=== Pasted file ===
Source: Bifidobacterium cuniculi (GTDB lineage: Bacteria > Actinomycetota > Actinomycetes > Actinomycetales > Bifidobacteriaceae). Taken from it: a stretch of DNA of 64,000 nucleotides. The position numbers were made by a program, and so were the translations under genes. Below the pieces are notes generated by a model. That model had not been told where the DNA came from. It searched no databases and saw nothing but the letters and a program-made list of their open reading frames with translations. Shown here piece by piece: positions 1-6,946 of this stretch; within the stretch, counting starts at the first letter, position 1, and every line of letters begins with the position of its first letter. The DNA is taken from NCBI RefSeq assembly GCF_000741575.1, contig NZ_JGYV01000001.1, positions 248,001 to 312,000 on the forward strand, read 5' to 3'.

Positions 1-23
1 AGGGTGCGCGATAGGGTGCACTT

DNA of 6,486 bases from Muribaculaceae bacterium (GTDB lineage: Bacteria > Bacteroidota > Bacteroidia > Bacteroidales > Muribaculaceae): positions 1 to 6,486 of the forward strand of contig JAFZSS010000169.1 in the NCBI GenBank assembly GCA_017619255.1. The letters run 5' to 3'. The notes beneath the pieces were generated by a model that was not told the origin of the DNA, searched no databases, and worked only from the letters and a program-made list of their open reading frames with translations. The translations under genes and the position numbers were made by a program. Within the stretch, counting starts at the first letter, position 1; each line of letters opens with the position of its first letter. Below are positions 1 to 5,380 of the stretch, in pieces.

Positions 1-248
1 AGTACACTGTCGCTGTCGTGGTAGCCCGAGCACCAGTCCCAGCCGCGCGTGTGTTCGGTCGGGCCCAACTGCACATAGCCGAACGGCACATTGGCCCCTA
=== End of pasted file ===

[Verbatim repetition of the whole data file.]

Source: Bifidobacterium cuniculi (GTDB lineage: Bacteria > Actinomycetota > Actinomycetes > Actinomycetales > Bifidobacteriaceae). Taken from it: a stretch of DNA of 64,000 nucleotides. The position numbers were made by a program, and so were the translations under genes. Below the pieces are notes generated by a model. That model had not been told where the DNA came from. It searched no databases and saw nothing but the letters and a program-made list of their open reading frames with translations. Shown here piece by piece: positions 1-6,946 of this stretch; within the stretch, counting starts at the first letter, position 1, and every line of letters begins with the position of its first letter. The DNA is taken from NCBI RefSeq assembly GCF_000741575.1, contig NZ_JGYV01000001.1, positions 248,001 to 312,000 on the forward strand, read 5' to 3'.

Positions 1-23
1 AGGGTGCGCGATAGGGTGCACTT

DNA of 6,486 bases from Muribaculaceae bacterium (GTDB lineage: Bacteria > Bacteroidota > Bacteroidia > Bacteroidales > Muribaculaceae): positions 1 to 6,486 of the forward strand of contig JAFZSS010000169.1 in the NCBI GenBank assembly GCA_017619255.1. The letters run 5' to 3'. The notes beneath the pieces were generated by a model that was not told the origin of the DNA, searched no databases, and worked only from the letters and a program-made list of their open reading frames with translations. The translations under genes and the position numbers were made by a program. Within the stretch, counting starts at the first letter, position 1; each line of letters opens with the position of its first letter. Below are positions 1 to 5,380 of the stretch, in pieces.

Positions 1-248
1 AGTACACTGTCGCTGTCGTGGTAGCCCGAGCACCAGTCCCAGCCGCGCGTGTGTTCGGTCGGGCCCAACTGCACATAGCCGAACGGCACATTGGCCCCTA